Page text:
The cost of rehoming a dog from a shelter is often much less than buying a puppy from a breeder. Average rehoming fees fall between $100 and $300 depending on various factors. Try online rescue organizations if you can’t find a Bully Pit in your local shelters. They list Bulldog mixes and Pitbull mixes nationwide.
As A Family Pet
Here’s what you can expect from the Bully Pit as a family pet:
- They are dominant dog breeds not suitable for first-time owners.
- Bully Pits need tough love and firm, consistent training.
- Early training and socialization are key to a well-balanced dog.
- There is never a dull day with a fun Bully Pit.
- Bully Pits tend to be loving and affectionate with their family.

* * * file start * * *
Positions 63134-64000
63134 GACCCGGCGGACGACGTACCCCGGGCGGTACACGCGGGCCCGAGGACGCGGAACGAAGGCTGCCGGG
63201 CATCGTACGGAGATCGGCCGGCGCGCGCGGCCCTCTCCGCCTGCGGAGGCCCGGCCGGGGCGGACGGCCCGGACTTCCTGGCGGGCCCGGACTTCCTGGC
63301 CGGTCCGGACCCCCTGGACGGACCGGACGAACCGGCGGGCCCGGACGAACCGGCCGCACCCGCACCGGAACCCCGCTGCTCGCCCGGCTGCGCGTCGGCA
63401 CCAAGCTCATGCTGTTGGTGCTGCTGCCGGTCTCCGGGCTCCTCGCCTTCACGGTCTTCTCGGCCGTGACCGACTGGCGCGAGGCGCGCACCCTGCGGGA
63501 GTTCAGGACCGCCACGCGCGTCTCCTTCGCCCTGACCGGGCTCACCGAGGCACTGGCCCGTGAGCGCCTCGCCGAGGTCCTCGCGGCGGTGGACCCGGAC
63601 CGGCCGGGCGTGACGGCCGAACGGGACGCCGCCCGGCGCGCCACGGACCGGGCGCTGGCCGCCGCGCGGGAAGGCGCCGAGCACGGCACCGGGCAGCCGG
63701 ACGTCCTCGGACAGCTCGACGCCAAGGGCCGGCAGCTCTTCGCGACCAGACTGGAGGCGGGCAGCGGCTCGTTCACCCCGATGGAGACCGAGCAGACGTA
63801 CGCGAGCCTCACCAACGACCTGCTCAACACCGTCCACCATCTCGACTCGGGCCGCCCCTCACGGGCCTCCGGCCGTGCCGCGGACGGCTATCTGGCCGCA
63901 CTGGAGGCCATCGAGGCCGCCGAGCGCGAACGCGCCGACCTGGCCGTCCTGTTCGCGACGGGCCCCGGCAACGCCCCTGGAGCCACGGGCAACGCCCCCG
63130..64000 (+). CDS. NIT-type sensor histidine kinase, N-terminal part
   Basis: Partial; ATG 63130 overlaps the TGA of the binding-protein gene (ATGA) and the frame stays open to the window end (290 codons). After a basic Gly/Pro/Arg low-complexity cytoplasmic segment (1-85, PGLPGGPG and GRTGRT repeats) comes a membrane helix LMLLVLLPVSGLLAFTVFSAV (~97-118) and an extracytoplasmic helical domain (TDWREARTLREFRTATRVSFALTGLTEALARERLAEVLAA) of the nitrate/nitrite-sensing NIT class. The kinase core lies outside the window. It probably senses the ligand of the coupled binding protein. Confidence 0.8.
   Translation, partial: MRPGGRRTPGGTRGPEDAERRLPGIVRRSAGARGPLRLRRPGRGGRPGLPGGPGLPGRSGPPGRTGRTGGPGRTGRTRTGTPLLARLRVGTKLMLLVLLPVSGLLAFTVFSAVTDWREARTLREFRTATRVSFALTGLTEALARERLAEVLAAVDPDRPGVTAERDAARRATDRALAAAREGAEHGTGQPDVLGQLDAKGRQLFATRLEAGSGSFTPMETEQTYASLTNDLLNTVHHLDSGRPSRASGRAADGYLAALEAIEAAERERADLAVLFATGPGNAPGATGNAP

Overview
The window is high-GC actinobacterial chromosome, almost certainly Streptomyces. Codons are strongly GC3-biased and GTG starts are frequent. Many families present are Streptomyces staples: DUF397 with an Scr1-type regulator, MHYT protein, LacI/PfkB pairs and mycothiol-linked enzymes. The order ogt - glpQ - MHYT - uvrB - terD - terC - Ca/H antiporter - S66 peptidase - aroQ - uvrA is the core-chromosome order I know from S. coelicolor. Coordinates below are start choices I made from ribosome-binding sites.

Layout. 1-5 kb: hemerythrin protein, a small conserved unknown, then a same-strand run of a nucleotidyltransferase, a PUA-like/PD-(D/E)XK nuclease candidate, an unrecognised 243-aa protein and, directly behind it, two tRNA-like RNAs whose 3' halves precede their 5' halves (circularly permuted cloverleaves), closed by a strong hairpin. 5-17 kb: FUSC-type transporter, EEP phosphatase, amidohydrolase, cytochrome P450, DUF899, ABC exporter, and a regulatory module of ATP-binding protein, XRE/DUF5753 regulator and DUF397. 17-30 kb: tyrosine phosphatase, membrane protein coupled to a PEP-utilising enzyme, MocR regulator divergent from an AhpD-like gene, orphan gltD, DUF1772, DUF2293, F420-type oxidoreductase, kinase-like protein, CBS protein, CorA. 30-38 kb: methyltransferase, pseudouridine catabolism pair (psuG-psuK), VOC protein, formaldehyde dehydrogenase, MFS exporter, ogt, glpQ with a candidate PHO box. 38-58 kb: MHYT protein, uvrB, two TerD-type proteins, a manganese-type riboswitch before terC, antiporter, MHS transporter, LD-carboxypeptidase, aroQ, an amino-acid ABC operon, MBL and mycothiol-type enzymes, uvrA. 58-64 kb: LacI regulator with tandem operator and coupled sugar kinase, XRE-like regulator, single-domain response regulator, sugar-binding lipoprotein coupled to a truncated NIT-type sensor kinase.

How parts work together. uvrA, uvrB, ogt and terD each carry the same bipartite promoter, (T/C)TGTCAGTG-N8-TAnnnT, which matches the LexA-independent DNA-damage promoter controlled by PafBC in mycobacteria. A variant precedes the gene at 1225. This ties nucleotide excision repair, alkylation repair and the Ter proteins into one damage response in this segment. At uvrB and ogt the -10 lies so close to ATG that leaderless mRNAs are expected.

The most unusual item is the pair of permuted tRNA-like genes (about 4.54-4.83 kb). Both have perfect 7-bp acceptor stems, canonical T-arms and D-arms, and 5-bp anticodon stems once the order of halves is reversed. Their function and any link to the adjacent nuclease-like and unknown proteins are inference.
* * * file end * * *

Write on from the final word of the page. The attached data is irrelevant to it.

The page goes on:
- They are active and need over one hour of exercise daily.
- Tough chew toys are great for preventing unwanted chewing behavior.
- Children need to be involved in training and dog-savvy.
- Their grooming routine is relatively simple.
- You need to keep your Bully Pit healthy and not overfeed them.
The Bully Pit is an incredible dog for the right family. They can be too much dog for some, especially first-time owners or those without experience with dominant dog breeds. But this could be a great mixed breed for those looking for a tough but friendly Fido. They need tough love, early and consistent training, lots of exercise and stimulation, and company. If you want to research this breed in further detail, check out their parents on our American Bulldog vs Pitbull guide as well.